On Thursday, the U.S. government officially hit the $31.4 trillion debt ceiling.
Translation: The government is cut off and no longer able to pay its bills without taking extraordinary measures.
“The United States runs a budget deficit, which means it doesn’t generate enough money from taxes and other revenue sources to fully fund its operations. In order to fund those operations, the US issues debt to continue to provide services to its citizens and fund expenses,” says Wes Moss, a certified financial planner and managing partner of Capital Investment Advisors in Atlanta.
So what does this mean? Lawmakers have a few months to reach an agreement before the U.S. defaults entirely. Some are pushing for an increase to the debt ceiling, others think the U.S. needs to reign in its spending.
The debt ceiling is the maximum amount, set by Congress, that the government can borrow to cover its bills. This includes Social Security payments, military salaries, and more. The debt ceiling was first enacted in 1917 and was originally set at $11.5 billion to. In 1939, Congress created the first aggregate debt limit covering nearly all government debt and set it at $45 billion.
It’s important to note that raising the debt ceiling does not increase the amount the government is authorized to spend—it keeps the government from defaulting on bills and obligations it has already committed to pay. But the debt ceiling has increased before—roughly 80 times since the 1960s.
“When you hit the debt ceiling, which currently stands at just over $31 trillion today, the government is no longer allowed to issue debt to fund obligations. There are some “extraordinary measures” that the Treasury department can take to buy some time while Congress debates the amount of the increase to the debt ceiling,” says Moss.
Some of these measures include: suspending sales of State and Local Government Series Treasury securities; redeeming existing, and suspending new, investments of the Civil Service Retirement and Disability Fund and the Postal Service Retiree Health Benefits Fund; suspending reinvestment of the Government Securities Investment Fund; and suspending reinvestment of the Exchange Stabilization Fund.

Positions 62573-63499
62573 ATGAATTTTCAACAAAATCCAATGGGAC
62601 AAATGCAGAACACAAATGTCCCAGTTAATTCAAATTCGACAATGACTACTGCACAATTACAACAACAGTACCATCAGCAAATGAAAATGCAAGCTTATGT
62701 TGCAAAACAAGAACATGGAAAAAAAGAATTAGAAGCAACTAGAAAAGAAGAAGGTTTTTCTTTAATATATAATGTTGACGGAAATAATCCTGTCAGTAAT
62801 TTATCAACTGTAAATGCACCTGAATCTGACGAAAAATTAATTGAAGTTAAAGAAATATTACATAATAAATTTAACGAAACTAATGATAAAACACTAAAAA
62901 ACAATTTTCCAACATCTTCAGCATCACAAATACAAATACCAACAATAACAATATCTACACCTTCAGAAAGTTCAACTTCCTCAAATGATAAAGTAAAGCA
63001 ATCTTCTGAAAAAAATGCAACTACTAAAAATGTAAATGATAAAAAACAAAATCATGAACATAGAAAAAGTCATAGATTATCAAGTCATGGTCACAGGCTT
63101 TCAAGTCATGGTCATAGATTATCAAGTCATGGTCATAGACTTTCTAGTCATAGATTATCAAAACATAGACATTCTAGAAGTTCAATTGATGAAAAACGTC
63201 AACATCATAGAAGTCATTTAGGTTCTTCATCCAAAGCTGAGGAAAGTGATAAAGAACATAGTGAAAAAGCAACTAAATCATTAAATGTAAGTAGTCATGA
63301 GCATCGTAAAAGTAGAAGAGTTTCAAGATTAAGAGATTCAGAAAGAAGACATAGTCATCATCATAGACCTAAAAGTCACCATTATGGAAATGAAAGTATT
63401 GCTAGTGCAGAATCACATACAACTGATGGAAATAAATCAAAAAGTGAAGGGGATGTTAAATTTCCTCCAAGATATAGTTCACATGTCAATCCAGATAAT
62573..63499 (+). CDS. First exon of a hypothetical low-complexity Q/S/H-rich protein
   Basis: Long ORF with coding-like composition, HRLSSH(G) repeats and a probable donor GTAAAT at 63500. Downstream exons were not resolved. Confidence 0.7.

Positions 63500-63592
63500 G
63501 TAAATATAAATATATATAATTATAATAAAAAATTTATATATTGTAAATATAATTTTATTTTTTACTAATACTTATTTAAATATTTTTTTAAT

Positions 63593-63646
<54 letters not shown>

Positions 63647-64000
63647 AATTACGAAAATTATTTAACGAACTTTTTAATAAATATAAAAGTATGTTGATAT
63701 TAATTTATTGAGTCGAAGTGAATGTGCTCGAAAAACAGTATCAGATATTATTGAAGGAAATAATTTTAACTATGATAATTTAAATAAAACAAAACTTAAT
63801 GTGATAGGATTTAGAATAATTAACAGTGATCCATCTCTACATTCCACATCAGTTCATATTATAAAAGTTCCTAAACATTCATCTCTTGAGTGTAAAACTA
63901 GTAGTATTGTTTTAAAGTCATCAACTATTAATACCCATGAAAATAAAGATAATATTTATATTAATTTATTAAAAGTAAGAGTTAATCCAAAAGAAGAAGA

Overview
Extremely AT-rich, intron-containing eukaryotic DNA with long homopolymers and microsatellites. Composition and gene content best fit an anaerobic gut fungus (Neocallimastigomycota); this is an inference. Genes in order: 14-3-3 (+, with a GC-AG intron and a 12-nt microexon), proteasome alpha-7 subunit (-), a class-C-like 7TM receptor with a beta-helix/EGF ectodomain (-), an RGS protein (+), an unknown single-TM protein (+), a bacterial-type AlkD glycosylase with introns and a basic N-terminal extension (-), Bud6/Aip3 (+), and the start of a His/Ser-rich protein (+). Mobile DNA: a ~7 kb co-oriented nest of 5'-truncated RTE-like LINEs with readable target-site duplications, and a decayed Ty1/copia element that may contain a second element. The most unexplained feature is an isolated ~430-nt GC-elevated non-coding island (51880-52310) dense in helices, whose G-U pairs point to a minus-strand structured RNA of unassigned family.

If the debt ceiling isn’t raised, it doesn’t directly impact consumers but can influence the greater economic climate and have effects that trickle down to consumers’ wallets, negatively impact key spending programs, and wreak havoc on the financial markets.
1. Stock market volatility. The political gridlock over whether to raise the debt ceiling or not has a history of creating bumpiness in the stock market. “While the sky certainly isn’t falling yet, this could have a much larger impact on markets down the road if the ceiling isn’t raised,” says Moss. “Take 2011 as an example—the political gridlock sent the stock market reeling. The S&P even fell 7% in one day during that 2-month battle. Bond markets had to come to grips with the deemed deteriorating credit quality of the US government.”
Your move: Diversify your portfolio. Trying to time the market is a losing game. Spreading your risk across a variety of assets, no matter what the market or politicians are doing, will ensure that you don’t incur even greater losses by having a knee-jerk reaction to short-term losses.
2. Suspended benefits and layoffs. If you receive any government benefits like Social Security payments, veterans’ benefits, or Medicare benefits, failure to raise the debt ceiling could put that assistance on pause.
Your move: Revisit your budget. Now is the time to save a little extra in case there are any major changes to your income or benefits. Prioritize putting any extra money into an emergency fund. And if you want to supercharge your savings—consider a high-yield savings account to earn a high APY on your funds.
3. Borrowing could become more expensive. Hitting the debt ceiling lowers the nation’s credit overall rating and increases its cost of debt. This could raise interest rates on credit products, home loans, car loans, and more.
Your move: Work on boosting and maintaining a strong credit score if you plan to borrow money to finance a large purchase in the near future. Even in a high-interest environment, a higher credit score can help you secure the most favorable terms.
The debt ceiling plays a major role in the health of the U.S. and global economy, but on a micro-level it can influence how consumers spend, what they pay to borrow money, sources of income and more.